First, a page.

First-generation graduate Jacqueline Garcia is celebrating two milestones this month: She’ll receive her bachelor’s degree from Iowa State University and wrap up her first year of law school at Drake University in Des Moines.
Garcia, who majored in political science with a minor in women’s and gender studies at Iowa State, has known for years that she wanted to be a lawyer. So, when she had to write a paper about career goals in her freshman political science course, she started researching different opportunities for pre-law students.
She found the 3+3 Program, which allows Iowa State students to earn an undergraduate degree and a law degree in six years rather than the usual seven. The program is articulated through Iowa State’s College of Liberal Arts and Sciences, and students receive their bachelor’s degrees after the first year of law school at either the University of Iowa or Drake.
Garcia will finish law school at Drake by the time she’s 23. Getting a head start in the 3+3 Program as a freshman meant she had a solid plan to finish her undergraduate work without having to cram courses at the last minute.
It was an introductory women’s and gender studies class during Garcia’s freshman year that solidified her decision to pursue law.
“They showed us how those issues intersect with political science, and it’s exactly the work I want to do – with nonprofits, low-income communities and underrepresented populations,” she said.
This summer, she’s interning for the Iowa Coalition Against Domestic Violence.
Spotting the gaps in service
Garcia’s family is from El Salvador. They moved from California to Iowa when she was a toddler so they could be closer to her mother’s family in Des Moines. Growing up, Garcia was the go-to English speaker in her family.
“There are resources but they’re not advertised,” she said. “There’s a disconnect between the people providing the resources and the people who need them.”
As a child, Garcia helped her family fill out paperwork and seek community services – an experience to which many first-generation college students can relate.
“When I say this to someone who hasn’t experienced it, they’re shocked,” she said. “But it’s not as if I was in a worse position. It made me stronger as a person. It made me the person I am today.”
Helping others, Garcia started seeing gaps between the city’s routine essential services – the legal system, family planning, health care, insurance – and non-English speaking communities. She started volunteering in Des Moines as she got older, and realized these issues still hadn’t been solved.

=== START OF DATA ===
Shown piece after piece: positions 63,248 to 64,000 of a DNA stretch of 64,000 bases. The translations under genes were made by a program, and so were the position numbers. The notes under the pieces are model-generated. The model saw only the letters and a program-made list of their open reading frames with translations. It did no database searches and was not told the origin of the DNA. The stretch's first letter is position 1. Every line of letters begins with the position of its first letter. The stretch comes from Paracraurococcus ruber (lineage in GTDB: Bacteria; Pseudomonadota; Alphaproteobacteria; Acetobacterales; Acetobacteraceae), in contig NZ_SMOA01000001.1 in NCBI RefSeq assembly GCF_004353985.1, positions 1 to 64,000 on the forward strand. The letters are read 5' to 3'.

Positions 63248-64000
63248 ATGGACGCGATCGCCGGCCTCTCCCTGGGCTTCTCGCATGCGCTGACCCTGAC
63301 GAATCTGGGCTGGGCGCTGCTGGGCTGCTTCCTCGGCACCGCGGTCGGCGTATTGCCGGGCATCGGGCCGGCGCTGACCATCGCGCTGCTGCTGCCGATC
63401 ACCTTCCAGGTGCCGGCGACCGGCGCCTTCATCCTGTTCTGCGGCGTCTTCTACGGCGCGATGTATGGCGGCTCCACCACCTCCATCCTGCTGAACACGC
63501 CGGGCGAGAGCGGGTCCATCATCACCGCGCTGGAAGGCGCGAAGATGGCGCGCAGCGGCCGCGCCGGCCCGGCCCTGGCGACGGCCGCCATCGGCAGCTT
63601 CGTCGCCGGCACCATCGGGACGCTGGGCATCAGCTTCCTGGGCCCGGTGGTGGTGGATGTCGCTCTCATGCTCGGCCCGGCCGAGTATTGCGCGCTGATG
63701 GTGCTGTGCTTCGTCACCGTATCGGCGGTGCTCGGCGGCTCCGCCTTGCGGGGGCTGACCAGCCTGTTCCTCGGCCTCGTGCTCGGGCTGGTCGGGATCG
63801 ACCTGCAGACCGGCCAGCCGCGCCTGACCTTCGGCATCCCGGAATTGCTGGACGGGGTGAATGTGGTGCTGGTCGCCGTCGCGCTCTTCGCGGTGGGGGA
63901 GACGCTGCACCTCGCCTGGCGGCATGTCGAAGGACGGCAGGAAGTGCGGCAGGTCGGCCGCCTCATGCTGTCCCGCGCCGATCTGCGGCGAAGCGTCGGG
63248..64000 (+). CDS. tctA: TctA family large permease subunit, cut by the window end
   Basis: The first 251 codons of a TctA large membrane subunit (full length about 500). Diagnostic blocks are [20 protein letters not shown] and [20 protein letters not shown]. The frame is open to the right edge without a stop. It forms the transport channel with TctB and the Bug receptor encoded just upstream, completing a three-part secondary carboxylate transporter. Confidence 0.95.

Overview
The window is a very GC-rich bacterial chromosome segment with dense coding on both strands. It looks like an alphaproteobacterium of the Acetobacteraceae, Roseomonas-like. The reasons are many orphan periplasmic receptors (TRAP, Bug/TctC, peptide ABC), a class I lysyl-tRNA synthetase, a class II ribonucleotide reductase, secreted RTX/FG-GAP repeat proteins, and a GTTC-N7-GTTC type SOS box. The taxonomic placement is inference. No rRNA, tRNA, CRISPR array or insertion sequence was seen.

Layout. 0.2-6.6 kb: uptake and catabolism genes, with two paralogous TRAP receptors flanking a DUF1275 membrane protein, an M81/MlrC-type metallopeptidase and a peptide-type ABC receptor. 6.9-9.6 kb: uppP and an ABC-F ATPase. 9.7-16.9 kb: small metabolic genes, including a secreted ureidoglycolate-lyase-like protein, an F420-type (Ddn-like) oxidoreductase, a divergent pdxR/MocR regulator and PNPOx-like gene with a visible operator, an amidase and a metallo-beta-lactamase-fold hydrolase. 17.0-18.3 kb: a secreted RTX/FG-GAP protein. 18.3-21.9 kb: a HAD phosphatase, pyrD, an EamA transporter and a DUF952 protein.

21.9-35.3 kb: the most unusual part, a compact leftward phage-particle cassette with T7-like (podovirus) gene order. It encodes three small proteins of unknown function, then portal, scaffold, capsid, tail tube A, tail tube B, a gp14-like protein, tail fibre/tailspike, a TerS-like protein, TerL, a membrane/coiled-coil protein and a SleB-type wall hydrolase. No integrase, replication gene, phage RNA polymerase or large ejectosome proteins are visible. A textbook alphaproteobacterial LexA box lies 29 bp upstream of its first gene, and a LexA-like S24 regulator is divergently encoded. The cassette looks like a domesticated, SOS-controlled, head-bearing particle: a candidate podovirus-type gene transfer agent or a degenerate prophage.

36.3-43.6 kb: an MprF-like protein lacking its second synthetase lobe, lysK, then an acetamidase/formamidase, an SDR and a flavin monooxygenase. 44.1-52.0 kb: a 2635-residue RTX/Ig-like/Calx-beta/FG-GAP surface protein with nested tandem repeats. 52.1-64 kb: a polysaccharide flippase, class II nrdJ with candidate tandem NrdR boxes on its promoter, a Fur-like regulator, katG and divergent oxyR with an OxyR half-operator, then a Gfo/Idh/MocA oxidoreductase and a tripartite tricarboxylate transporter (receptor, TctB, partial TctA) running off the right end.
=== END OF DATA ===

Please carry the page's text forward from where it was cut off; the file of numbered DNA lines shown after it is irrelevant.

After graduation, a mission to help her community
In Garcia’s three years on the Iowa State campus, she dove in to not only her studies, but leadership opportunities outside of class. She joined the Bridging Opportunities in Leadership and Diversity learning community for multicultural students her freshman year, and served as a peer mentor for BOLD her sophomore and junior years. She’s a member of Lambda Theta Alpha, the first Latina sorority in the nation.
And Garcia participated in the National Conference on Race and Ethnicity and the Iowa State Conference on Race and Ethnicity, calling NCORE and ISCORE “some of the biggest impacts” on her undergraduate career. Those events provided an opportunity to do in-depth academic research on issues relating directly to what she wants to do as a lawyer.
“All of these things shaped me and helped me realize the work I want to do, and why I’m so committed to what I want to do after law school,” she said.
Garcia wants to stay in Des Moines after completing her law degree.
“It’s more meaningful for me to work in the community that impacted me,” she said.
She said that while law school has been an adjustment with its own set of stresses, it’s been an amazing experience and has only furthered her dream of helping the community that raised her.
“Everything I’m learning relates to something I’m interested in – even property law, which I thought would be my least favorite class,” she said. “I’m seeing how the system works. I’m always engaged no matter what class I’m in.”
In the end, everything Garcia does, she does for family. She hopes her pursuit of higher education will encourage her younger brother to study hard and chase his own dreams.
“I want him to know that he does have the opportunity to do these things if he chooses,” she said.
This article was originally published on the Iowa State University News Service. See the original article.